Getting Around Rome
Rome is the capital of Italy and the most populated city (fourth-most populous city in the European Union). Rome’s history spans more than two and a half thousand years, being one of the oldest continuously occupied cities in Europe. Rome has been the capital of the Roman Kingdom, the Roman Republic and the Roman Empire, and it is regarded as one of the birthplaces of Western civilization. For such reasons, it is often referred to as “Roma Aeterna” (The Eternal City) or “Caput Mundi” (Capital of the World), two central notions in ancient Roman culture.
Rome is not only represented by its masterpieces of art and monuments, bequeathed by one of the largest empires in the history of man and by four hundred years of breathtaking architectonic and urbanistic marvels during the Italian Renaissance. Its typical streets and alleyways offer the possibility of discovering the most characteristics traits of Italian lifestyle, tradition and culture. Visiting Rome allows to discover the many different historical layers which have built this wonderful city through the centuries, from the remains of the Roman empire, through the Medieval, Renaissance periods up to the modern day architecture that dots the city throughout.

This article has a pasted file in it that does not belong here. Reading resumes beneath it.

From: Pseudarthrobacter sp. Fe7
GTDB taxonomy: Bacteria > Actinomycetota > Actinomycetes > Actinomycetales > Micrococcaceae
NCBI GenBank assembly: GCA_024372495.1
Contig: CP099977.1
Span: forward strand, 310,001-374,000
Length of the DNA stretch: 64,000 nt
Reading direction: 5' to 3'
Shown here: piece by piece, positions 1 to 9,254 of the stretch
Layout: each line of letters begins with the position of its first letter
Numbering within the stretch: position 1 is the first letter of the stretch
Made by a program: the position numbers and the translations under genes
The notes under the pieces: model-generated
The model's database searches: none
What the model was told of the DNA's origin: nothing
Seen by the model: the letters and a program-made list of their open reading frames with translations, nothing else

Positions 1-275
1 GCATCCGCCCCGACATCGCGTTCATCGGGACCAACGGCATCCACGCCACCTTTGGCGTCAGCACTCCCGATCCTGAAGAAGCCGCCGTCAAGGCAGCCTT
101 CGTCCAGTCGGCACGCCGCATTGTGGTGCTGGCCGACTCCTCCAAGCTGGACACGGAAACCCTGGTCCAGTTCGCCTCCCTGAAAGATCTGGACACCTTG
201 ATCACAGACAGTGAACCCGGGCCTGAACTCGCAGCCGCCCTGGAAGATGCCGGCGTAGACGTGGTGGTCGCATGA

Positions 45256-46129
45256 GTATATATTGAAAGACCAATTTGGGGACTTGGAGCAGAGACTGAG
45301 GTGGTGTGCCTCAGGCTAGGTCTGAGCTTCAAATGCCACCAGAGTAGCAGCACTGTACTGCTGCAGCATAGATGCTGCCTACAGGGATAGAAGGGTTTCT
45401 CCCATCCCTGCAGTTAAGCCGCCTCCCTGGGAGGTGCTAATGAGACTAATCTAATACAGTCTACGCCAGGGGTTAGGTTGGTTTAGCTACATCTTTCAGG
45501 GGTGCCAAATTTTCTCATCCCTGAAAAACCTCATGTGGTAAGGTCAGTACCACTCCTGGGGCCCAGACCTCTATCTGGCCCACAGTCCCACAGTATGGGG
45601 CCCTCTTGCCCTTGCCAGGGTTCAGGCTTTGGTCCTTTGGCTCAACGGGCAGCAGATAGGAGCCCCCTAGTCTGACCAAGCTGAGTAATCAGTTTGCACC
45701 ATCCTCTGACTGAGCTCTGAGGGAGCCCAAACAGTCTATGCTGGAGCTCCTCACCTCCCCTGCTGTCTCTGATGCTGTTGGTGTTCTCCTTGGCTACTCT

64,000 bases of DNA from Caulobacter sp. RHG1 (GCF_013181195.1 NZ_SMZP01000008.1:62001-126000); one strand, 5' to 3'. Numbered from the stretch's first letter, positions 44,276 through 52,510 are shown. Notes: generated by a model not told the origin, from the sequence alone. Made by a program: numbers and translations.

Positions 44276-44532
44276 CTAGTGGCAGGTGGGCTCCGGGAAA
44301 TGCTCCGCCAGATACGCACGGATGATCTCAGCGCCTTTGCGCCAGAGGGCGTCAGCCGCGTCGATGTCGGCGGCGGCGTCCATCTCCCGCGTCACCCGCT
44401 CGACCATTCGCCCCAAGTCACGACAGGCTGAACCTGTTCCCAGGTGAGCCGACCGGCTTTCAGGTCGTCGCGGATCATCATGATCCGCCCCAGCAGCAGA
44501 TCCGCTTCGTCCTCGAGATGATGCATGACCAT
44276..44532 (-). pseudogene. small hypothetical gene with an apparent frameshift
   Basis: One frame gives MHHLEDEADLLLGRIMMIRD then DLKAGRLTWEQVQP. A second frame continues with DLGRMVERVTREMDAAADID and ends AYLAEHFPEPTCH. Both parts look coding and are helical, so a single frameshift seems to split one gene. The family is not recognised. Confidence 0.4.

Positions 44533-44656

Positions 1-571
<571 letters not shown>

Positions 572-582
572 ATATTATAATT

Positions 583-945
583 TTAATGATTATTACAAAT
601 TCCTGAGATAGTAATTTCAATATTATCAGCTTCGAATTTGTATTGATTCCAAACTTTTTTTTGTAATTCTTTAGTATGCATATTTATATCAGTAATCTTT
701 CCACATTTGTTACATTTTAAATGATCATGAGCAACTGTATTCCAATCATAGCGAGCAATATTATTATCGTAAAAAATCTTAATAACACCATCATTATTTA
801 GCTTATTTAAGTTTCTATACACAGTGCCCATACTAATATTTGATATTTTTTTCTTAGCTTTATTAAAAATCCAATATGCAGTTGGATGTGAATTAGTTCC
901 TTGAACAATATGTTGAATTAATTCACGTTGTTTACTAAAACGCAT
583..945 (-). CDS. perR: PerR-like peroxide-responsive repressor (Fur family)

Actually, Rome is the 14th-most-visited city in the world, 3rd most visited in the European Union, and the most popular tourist attraction in Italy. Its historic center is listed by UNESCO as a World Heritage Site. Monuments and museums such as the Vatican Museums (5th most visited art museums in the world) and the Colosseum are very popular, with both locations receiving millions of tourists every year.
Besides MAXXI itself, Flaminio neighbourhood offers many attractions and interesting places to visit, like Villa Borghese, Olympic Stadium, Music Auditorium and the Music Bridge.
The city center (Piazza del Popolo) is at walking distance.